NetWare 6 Gets a Shot in the Arm

But Version 6 might be too little, too late

Netware 6 brings much-needed improvement to the Novell Inc. operating system—especially minimizing the need for fat client software—but not enough to warrant a major reinvestment.

eWeek Labs tested NetWare 6 Beta 3, which showed impressive improvements in file and print services. Novells Native File Access is perhaps the most important file service advance, allowing NetWare 6 servers to communicate directly with Windows, Unix and Macintosh clients. Using Native File Access, we could map network drives to our NetWare servers without installing Novells clunky, fat client software.

Novell hopes that new features such as iFolder and iPrint will help push the company to a position of relevance beyond the LAN and into the Internet-enabled work space.

iPrint—built on the Internet Engineering Task Forces Internet Printing Protocol—is a useful new print service that allows a client to initiate print jobs through a Web browser. Clients can use a browser to locate printers at their location, and iPrint automatically downloads and installs the print drivers required to complete the job. With the iFolder tool, we were able to download and upload files, as well as perform file synchronizations, via a Web browser.

Novell ups the ante over other operating systems in the groupware department by including the NetWare Web Access portal software. Similar to Microsoft Corp.s SharePoint server (sold separately from Windows 2000), NetWare Web Access provides a single point of access from which clients can check e-mail, look up addresses and grab files.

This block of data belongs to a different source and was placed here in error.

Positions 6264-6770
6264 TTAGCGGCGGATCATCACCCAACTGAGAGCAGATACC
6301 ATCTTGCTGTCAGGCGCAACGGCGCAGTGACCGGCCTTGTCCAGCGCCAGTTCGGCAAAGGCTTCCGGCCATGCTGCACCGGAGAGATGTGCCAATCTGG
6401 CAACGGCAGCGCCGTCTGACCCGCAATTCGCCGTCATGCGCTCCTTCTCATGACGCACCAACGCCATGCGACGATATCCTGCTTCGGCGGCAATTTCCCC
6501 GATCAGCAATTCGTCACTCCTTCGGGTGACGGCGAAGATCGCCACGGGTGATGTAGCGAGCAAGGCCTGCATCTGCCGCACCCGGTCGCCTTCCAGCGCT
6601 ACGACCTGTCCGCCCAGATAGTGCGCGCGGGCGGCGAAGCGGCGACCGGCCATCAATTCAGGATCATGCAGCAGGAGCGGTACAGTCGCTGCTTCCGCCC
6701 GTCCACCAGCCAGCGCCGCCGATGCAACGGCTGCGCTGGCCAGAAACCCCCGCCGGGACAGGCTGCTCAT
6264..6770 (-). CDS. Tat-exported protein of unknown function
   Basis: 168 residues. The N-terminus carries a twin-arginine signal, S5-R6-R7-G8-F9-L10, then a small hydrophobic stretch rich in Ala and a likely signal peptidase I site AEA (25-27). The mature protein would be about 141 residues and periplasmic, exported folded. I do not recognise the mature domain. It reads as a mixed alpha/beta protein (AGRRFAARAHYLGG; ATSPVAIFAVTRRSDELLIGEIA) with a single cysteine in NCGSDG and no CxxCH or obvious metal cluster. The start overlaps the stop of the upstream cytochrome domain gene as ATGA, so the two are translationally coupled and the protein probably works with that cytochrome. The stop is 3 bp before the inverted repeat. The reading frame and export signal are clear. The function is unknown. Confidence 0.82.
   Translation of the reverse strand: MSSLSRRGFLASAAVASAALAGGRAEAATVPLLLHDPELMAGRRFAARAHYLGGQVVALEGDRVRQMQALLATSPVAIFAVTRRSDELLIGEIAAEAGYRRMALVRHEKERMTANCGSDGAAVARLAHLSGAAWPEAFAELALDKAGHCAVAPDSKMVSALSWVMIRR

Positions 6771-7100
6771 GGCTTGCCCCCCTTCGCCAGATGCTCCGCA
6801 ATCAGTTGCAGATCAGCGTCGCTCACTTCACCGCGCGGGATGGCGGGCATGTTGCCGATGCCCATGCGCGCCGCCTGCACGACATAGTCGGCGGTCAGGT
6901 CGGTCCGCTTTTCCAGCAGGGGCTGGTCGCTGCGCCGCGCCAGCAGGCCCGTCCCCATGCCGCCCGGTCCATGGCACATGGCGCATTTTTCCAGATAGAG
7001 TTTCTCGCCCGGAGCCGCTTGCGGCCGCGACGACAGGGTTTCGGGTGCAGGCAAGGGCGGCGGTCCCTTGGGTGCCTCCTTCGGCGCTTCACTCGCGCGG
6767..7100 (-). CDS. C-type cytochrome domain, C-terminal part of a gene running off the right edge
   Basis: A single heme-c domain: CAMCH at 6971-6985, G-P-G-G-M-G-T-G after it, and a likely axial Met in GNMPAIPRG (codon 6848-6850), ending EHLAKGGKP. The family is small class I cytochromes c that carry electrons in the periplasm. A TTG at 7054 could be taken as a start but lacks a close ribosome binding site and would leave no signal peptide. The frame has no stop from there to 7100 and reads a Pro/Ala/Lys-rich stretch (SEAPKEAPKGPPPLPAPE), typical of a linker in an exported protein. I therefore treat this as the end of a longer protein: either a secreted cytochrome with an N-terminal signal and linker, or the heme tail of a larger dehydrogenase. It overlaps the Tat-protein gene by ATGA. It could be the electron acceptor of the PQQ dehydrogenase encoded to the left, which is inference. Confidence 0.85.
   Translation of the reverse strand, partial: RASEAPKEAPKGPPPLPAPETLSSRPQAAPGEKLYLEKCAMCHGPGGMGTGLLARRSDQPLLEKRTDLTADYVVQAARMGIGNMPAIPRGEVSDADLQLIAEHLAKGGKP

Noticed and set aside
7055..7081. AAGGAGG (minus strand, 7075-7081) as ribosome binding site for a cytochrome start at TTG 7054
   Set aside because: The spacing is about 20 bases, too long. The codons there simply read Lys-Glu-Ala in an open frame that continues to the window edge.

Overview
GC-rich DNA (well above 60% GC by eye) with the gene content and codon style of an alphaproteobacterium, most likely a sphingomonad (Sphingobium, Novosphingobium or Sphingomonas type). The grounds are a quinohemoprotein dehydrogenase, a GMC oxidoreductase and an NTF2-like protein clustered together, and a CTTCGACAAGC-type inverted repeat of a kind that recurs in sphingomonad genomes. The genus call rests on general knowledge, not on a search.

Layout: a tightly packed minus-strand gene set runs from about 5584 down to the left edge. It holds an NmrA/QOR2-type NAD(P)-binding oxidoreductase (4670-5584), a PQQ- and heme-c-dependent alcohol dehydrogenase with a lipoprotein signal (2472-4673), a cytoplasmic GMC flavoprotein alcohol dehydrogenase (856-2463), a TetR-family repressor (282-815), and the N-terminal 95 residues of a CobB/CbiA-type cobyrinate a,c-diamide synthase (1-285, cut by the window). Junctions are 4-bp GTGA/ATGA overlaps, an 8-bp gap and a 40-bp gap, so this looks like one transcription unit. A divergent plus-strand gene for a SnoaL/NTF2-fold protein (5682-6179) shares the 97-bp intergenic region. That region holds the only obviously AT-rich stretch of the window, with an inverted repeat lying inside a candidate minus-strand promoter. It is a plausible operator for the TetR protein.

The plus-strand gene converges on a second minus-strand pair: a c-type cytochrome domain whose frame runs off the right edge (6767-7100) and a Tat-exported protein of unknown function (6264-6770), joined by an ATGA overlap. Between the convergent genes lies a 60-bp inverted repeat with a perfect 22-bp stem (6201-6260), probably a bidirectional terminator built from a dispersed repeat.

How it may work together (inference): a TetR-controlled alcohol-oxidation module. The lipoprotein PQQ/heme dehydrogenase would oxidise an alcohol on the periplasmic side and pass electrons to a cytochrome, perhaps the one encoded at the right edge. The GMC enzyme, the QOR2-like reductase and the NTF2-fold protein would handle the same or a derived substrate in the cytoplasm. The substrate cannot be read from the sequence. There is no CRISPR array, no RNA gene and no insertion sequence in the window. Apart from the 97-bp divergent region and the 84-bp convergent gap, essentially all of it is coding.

Novell Web Access, which works with GroupWise, cant be considered a full-fledged knowledge management system because it doesnt perform advanced document management tasks, such as revision management, or have collaboration tools, such as whiteboards. However, the application would be a solid foundation for third-party applications.

Management has always been a strong point for Novell, and NetWare 6s Web-based management utilities dont disappoint. Using the iManage Web interface (see screen), we could create and alter users without launching the NWADMIN utility NetWare administrators are so familiar with. The NetWare Remote Manager allowed us to perform basic server management tasks but also gave us the ability to remotely initiate console commands. Like all Novell products, NetWare 6 should easily plug in to existing NDS (Novell Directory Services) infrastructures.

Key to NetWares continued survival is its ability to scale. Novell promises support for 32 processors and clustering to 32 nodes in NetWare 6. (Two-node clustering is included out of the box.) eWeek Labs will test NetWare 6s performance when gold code is released. NetWare 6 is slated for release this fall; pricing hasnt been announced.